I don't think Malays will feel too left out as the article quoted him as saying

'Bumiputras today have money to buy expensive properties,' he told BT, noting in one of its housing projects in Kuala Lumpur, bungalow lots went for RM1.7 million but 90 per cent of the buyers were bumiputras, or mainly ethnic Malays who receive discounts for property purchases under the government's affirmative action policies.

I believe the Malays purchasers above fall into the following categories:

1) self made millionaires who on merit able to afford such houses for their loved ones
2) recipients of government projects hence already received aid once, so is there a need for double whammy?

Compare 1) and 2) above to Muthu, Letchumy, Ah Beng, Ah Lian, Mohd and Siti who are on RM150 or RM300 per month from Jabatan Kebajikan Masyarakat....now who has more pressing needs and deserve assistance?


Now UDA, after departing from its original aim to assist bumi ownership in urban area, has also abolish the traditional quota as seen in the last sentence below

Mr Nur Jazlan said that UDA would look to build 'higher-value properties' which may be beyond the reach of the average middle-income bumiputra but not necessarily richer bumiputras. But because there might not be sufficient bumiputra purchasers for a mixed development of that scale - its estimated gross development value is RM5 billion (S$2.1 billion) - UDA does not plan to set a quota on the level of bumiputra ownership as it wants the project to be financially feasible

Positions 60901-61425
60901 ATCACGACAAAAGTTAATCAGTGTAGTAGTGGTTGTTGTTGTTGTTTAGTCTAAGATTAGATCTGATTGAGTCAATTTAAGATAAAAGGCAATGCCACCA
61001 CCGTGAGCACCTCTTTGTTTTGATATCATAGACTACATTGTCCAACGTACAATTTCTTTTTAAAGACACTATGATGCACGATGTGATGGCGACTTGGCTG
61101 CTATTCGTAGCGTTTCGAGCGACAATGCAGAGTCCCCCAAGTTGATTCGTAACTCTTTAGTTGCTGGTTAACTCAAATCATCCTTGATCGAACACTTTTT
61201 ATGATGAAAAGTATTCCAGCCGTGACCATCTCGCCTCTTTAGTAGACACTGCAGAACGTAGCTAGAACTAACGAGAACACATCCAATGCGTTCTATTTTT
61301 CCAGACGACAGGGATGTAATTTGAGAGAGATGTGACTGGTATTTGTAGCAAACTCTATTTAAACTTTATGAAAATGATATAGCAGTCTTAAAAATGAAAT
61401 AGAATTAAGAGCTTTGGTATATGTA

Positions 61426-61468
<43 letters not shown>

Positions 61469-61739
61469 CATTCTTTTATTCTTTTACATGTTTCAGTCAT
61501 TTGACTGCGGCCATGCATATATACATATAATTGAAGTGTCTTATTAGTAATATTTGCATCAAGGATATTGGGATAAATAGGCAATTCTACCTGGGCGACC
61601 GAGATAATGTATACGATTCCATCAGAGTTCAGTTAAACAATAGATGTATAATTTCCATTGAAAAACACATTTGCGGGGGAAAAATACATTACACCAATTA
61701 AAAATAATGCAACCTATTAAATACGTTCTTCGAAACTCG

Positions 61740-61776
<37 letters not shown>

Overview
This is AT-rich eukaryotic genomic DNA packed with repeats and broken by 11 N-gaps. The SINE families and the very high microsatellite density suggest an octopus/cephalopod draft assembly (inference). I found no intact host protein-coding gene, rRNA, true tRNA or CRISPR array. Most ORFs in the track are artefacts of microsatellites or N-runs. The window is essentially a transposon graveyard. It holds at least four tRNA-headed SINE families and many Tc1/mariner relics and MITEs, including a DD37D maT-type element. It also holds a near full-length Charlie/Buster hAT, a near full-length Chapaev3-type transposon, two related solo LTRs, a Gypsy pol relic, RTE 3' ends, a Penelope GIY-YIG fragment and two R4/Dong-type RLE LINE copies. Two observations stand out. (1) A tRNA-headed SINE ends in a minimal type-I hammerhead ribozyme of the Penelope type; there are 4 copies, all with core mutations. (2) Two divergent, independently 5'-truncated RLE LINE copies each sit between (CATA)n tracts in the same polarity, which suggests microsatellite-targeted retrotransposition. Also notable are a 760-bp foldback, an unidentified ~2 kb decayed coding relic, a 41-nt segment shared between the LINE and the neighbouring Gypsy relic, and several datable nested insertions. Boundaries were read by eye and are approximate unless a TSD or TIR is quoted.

In a manner reminding me of Tony Pua's suggestion, Nur Jazlan added that

'I understand that there could be many bumiputras who might be unhappy at the reduction of bumi ownership and thus bumi participation in the project. But this can be fulfilled in other ways by awarding contracts to competent bumiputras in construction and consultancy works.

Now I do see some similarities in what UDA is doing and what Tony P is saying. Should the PDRM at least clarify this with UDA?

If Perkasa is free to visit Chinese Assembly Hall over a certain rapper, surely they can spare some time to visit UDA's office as well. Land and building may seem a bit more important than somemusic video you can't even buy its DVD off the shelf of supermarkets.

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http://www.businesstimes.com.sg/sub/news/story/0,4574,406077,00.html?


Published September 29, 2010

Govt agency veers from bumiputra agenda
UDA chairman: soaring land costs forcing it to become market-driven to ensure its financial viability in long run



By PAULINE NG
IN KUALA LUMPUR